Jan. 17 (Bloomberg) -- President Barack Obama’s proposals to increase access to mental health services and start a national dialogue as part of the effort against gun violence encouraged advocates who say the system fails many in need.
Obama’s measures include training teachers to recognize students who need help and refer them to mental-health services and finishing regulations that define what mental-health coverage must be included by insurance plans.
“The mental health care system is broken, everyone knows that,” Michael Fitzpatrick, executive director of the Arlington, Virginia-based National Alliance on Mental Illness, said in an interview. “And the challenge is really not to fix it, but rebuild it.”
Fitzpatrick said the so-called mental health parity act, passed in 2008 but unenforced as the final regulations have yet to be published, is intended to eliminate unequal access to care from insurers that may set higher co-payments and other limitations on services such as mental-health counseling compared with physical ailments.
“This is huge,” he said. “There are two reasons people don’t get services for serious mental illness. One is certainly the stigma around mental illness, it blocks people. But also people can’t afford it, it’s not in their health-care package.”
The administration’s $500 million package of legislative proposals and executive orders to combat gun violence announced yesterday includes at least $80 million for mental-health efforts. A measure to provide incentives for schools to identify and intervene early when children show symptoms on mental illness, may also help get treatment started, Fitzpatrick said.
Early detection is vital, especially in schizophrenia, said Garen Staglin, president and founder of the International Mental Health Research Organization. His group helped fund a consortium that uses neuroimaging and genetic tests to identify precursors that manifest years before the disorder emerges.
“We can’t say we prevent the illness, but we basically arrest the deterioration of their condition, so that they maintain themselves on much lower medications and with much higher function than they would have had they not been in this program,” Staglin said in an interview.
While advocates say the increased resources are needed, they cautioned that stigmatizing mental illness could make matters worse.
“Anything that will increase mental-health services is a very positive thing,” Renee Binder, a professor and director of the University of California, San Francisco’s psychiatry and the law program, said yesterday in an interview. “The concern is it will increase stigma and decrease people trying to access mental health, because they’re so worried about what the repercussions could be to them.”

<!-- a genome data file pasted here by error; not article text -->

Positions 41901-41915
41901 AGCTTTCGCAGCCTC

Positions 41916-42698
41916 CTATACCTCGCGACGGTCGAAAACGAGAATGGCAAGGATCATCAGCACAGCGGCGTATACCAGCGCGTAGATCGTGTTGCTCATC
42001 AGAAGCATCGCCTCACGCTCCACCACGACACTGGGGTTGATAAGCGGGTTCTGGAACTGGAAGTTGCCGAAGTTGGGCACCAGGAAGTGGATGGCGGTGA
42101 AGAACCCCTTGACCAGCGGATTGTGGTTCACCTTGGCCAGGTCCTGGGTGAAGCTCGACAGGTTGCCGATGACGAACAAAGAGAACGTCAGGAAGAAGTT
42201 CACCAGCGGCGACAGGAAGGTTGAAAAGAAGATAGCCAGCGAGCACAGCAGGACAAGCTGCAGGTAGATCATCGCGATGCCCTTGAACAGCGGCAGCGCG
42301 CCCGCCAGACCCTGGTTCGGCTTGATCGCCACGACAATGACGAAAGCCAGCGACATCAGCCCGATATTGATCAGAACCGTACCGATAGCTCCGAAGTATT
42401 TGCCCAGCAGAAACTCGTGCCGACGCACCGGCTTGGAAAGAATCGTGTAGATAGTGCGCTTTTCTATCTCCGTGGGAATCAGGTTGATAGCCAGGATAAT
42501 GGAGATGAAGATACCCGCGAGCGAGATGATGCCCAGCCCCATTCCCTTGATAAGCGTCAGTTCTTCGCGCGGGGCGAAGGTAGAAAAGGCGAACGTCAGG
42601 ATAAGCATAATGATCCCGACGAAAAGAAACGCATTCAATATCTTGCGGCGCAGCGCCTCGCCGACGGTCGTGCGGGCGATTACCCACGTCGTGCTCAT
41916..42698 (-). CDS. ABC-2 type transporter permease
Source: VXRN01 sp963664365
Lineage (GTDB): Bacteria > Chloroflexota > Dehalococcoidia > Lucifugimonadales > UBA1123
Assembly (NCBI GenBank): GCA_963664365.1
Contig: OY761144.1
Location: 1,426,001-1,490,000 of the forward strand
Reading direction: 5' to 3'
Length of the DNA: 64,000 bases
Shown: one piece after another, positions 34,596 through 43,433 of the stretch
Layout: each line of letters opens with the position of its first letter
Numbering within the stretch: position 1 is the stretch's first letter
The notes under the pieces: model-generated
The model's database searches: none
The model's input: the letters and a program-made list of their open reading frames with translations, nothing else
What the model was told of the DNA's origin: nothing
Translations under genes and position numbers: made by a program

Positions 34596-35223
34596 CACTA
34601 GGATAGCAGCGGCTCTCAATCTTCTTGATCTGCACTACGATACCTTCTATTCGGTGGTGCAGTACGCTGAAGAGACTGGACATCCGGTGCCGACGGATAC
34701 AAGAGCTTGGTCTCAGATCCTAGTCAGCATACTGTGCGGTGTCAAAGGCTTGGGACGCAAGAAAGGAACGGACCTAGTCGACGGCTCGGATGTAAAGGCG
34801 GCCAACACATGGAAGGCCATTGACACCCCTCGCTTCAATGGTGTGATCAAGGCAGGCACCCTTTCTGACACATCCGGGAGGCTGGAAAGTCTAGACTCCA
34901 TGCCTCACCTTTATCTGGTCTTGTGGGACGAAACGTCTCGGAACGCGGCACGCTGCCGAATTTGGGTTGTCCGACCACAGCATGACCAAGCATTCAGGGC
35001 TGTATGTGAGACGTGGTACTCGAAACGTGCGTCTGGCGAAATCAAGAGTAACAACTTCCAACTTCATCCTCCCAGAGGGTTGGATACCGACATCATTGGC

Binder, who has researched crime and mental health for two decades, said about 4 percent of violent crimes are committed by individuals who are mentally ill.
“I think it’s important not to overreact and to stigmatize people with mental illness,” she said.
The president’s plan was announced about a month after the Dec. 14 shooting that killed 20 elementary-school students and six adult staff members in Newtown, Connecticut.
“We are heartened that the administration plans to finalize rules governing mental health parity,” Dilip Jeste, president of the American Psychiatric Association said in a statement. “Such action will best ensure that Americans get the full range of mental-health services we believe they are intended to receive under federal law.”
The National Education Association, the union representing more than 3 million teachers, administrators and support staff endorsed the president’s proposals.
“To solve the problem, we must have not only meaningful action on preventing gun violence, but also bullying prevention and much greater access to mental health services, so that educators and families can identify problems and intervene before it’s too late,” Dennis Van Roekel, the union’s president, said in a statement.
Obama also said Health and Human Services Secretary Kathleen Sebelius and Education Secretary Arne Duncan will develop and lead a national conversation about mental health.
“His call for a national dialogue on mental health is critical to changing the conversation surrounding mental health, improving understanding and eliminating stigma,” Wayne Lindstrom, president and chief executive officer of Mental Health America said in a statement. “The actions he announced today represent the beginning of a sea change in the way we look at mental health in this country.”
To contact the reporter on this story: Ryan Flinn in San Francisco at email@example.com
To contact the editor responsible for this story: Reg Gale at firstname.lastname@example.org